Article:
07/14/2004 11:00PM

Looking for another record handle


SHAKOPEE, Minn. - The name is now widely recognized within the racing industry, and its reputation is solid. The Claiming Crown, in its sixth year as concept-turned-reality, is capitalizing on its positive history by making deeper inroads into the world of simulcasting.

Last year, the Crown set a record with nearly $3.2 million in all-sources handle. This year, because of several contributing factors, that number figures to be easily surpassed. "I don't know about $4 million," said the Claiming Crown's coordinator, Nat Wess, "but I would certainly hope we'd get at least $3.5 million."

Wess cited at least four sources for new wagering revenue from this year: Kentucky, Las Vegas, Texas, and New York OTB's.

"We have a much stronger commitment from all of them this year," he said.

In addition, Television Games Network is promoting the event strongly. TVG will have a live broadcasting crew on hand and will air all six races live for its ever-growing audience of horseplayers.

"We're looking for a great day," said Wess.

Another race for females on wish list

Wess said horsemen frequently ask him why the Claiming Crown does not have an additional race for fillies and mares in the series. As it stands, the Glass Slipper is the only race restricted to female runners, although a grass race for fillies known as the Tiara was a seventh Claiming Crown race in 2000 and 2001.

"It's a matter of either getting more money from the Canterbury purse account to create a seventh race again, or diluting the program by taking money from the other races," said Wess. "Right now, we have $550,000 for the series and no more. Obviously it's an issue that keeps surfacing, so adding another race would be incumbent on the host track coming up with the money."

The Claiming Crown is a cooperative venture that also gets purse funds from the Thoroughbred Owners and Breeders Association and the National Horsemen's Benevolent and Protective Association.

Temporary trainer switch

I Love Lisa, a top contender in the Glass Slipper, will compete Saturday in the name of Canterbury-based trainer Michelle Sinn after coming into peak form in Chicago for veteran Richard Hazelton. Such a token switch occurs occasionally at the Claiming Crown because of the relatively complex licensing procedures demanded of owners and trainers by the Minnesota Racing Commission. The commission is not a member of the National Racing Compact, which allows for reciprocal licensing agreements among 23 racing jurisdictions.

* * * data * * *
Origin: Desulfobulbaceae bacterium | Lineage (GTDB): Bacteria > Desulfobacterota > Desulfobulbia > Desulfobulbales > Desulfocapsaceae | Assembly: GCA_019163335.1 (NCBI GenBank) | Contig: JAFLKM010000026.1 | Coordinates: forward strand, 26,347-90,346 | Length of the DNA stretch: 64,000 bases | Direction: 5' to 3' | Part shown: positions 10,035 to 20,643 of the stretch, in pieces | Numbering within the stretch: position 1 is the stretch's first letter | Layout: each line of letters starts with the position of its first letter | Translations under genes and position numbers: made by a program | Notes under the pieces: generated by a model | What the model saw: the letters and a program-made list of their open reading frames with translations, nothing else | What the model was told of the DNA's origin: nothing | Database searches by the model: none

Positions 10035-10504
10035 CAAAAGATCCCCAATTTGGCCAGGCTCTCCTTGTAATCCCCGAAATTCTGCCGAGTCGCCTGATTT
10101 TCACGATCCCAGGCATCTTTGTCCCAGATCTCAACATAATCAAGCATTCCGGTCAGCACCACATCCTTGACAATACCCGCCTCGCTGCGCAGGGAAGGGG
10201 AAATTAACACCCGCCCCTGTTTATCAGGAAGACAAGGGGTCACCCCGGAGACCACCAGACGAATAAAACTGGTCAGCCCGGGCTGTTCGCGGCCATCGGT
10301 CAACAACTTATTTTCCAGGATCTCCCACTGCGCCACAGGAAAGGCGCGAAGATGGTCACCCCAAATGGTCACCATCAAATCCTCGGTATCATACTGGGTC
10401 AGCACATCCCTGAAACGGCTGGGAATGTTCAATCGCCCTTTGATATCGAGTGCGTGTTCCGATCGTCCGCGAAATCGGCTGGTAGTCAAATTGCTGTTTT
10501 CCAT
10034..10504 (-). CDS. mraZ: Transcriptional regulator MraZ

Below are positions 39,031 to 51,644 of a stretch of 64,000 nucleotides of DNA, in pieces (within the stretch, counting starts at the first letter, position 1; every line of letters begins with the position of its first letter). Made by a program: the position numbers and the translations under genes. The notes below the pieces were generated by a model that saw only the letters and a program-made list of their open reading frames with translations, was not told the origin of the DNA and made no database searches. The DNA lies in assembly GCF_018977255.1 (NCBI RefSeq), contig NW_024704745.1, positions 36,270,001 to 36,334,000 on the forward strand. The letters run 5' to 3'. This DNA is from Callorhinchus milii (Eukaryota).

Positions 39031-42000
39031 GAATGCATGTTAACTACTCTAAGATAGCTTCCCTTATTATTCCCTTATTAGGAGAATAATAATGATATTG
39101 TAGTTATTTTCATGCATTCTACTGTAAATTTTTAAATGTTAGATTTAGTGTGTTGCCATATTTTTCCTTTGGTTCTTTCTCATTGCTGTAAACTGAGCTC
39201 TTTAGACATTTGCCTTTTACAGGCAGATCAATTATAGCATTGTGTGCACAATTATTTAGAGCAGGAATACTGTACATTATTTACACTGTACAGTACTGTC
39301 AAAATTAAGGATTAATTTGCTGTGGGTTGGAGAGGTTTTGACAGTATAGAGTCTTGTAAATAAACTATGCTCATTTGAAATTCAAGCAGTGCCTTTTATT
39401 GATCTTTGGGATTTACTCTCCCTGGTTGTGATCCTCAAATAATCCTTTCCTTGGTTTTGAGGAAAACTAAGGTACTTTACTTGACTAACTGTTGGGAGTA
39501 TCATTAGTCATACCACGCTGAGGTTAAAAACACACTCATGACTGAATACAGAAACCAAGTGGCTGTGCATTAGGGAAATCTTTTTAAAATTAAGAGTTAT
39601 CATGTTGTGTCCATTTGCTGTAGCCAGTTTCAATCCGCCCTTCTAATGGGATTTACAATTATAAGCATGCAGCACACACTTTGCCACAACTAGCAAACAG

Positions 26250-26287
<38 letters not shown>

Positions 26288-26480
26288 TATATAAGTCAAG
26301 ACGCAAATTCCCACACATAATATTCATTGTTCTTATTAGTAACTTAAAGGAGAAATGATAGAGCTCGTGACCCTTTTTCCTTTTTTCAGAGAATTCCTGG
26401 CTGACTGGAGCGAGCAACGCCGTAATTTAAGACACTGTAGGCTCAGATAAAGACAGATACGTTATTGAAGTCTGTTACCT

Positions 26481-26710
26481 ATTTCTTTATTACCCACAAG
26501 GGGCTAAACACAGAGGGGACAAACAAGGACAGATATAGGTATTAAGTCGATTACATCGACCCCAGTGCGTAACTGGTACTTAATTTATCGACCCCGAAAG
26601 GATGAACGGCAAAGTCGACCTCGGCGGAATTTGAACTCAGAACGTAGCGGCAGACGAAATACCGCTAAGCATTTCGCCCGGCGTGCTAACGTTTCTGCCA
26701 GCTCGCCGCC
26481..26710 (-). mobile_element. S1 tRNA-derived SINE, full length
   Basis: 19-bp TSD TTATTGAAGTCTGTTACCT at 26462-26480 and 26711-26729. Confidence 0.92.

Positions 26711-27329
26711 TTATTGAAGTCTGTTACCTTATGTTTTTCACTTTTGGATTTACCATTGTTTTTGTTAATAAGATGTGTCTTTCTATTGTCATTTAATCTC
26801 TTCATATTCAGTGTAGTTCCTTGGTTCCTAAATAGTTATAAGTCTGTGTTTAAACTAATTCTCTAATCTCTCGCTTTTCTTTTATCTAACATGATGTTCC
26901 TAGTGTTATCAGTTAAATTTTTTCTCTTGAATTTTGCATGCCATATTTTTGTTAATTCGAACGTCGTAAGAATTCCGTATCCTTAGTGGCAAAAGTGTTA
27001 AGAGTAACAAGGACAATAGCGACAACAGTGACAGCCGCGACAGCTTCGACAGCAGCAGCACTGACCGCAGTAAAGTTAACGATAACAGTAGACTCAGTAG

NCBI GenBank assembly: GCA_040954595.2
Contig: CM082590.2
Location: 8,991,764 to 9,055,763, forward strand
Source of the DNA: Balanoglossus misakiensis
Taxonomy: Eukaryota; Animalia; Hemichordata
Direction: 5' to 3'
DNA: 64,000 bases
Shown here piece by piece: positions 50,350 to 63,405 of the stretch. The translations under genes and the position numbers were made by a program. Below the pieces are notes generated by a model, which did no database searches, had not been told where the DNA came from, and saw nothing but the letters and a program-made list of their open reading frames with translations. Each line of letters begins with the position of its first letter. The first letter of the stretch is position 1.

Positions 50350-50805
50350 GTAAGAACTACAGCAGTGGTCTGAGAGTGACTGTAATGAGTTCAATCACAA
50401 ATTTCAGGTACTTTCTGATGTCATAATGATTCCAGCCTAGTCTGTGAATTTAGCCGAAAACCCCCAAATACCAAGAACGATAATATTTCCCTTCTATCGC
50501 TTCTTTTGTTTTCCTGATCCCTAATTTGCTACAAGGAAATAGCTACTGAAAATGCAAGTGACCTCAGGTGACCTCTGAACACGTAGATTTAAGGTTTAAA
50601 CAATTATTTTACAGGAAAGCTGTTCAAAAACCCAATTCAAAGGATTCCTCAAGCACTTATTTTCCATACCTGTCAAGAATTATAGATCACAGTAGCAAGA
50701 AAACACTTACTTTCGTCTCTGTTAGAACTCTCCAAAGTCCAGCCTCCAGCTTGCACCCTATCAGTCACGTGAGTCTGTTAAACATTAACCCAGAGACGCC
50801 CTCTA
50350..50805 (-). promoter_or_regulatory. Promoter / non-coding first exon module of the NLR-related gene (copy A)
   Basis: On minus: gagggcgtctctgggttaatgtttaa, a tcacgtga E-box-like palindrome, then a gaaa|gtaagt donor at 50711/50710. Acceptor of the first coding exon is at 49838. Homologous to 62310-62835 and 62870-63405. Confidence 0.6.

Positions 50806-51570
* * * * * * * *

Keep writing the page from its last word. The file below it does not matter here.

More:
Hazelton actually will travel here Saturday, along with jockey Carlos Silva. I Love Lisa will return to Hazelton's stable after the Claiming Crown.

Two New Yorkers stay home

At least two New York-based jockeys who could have traveled here for the Claiming Crown took a pass instead. Scott Lake said he asked Aaron Gryder to ride Rize and Mike Luzzi to ride Polish Times in the Jewel, "but they said they needed to stay home," said Lake. "Apparently there are quite a few New York jockeys out of town Saturday and they had some other opportunities."

Lake got Rafael Bejarano for Rize and Seth Martinez for Polish Times.

Lake dominant so far

Lake has dominated the Claiming Crown by winning six races in the first five years, a statistic that makes all the more impressive what D. Wayne Lukas accomplished in the first five years of the Breeders' Cup: Lukas won nine races during the first five years of the Breeders' Cup (1984-88).

For the record, no trainer besides Lake has won more than one Claiming Crown event.

* If the 2004 Claiming Crown is anything like previous runnings, then fans can expect an occasional tote board explosion during the course of the day. From the five previous years, here are average $2 payoffs from some of the races: Iron Horse trifecta, $2,479.60; Glass Slipper exacta, $211.60; Rapid Transit superfecta, $12,050.40; Jewel trifecta, $2,728.60; and pick three ending on the Jewel, $1,858.40.

* This is the first Claiming Crown that Canterbury has hosted since a $1.5 million renovation was completed in the third-floor clubhouse. The makeover has made the area far more simulcast-friendly for regular customers, with separate carrels, better sight lines, more comfortable seating, and a host of other upgrades and improvements.

* Trainer Noel Hickey, who dominated Chicago racing in the early 1990's, is still active in the game, albeit on a far smaller level. Hickey has 16 horses stabled at Canterbury, where he still is very much into training. "When you're doing something seven days a week, you'd better love it," said Hickey. "And I still do."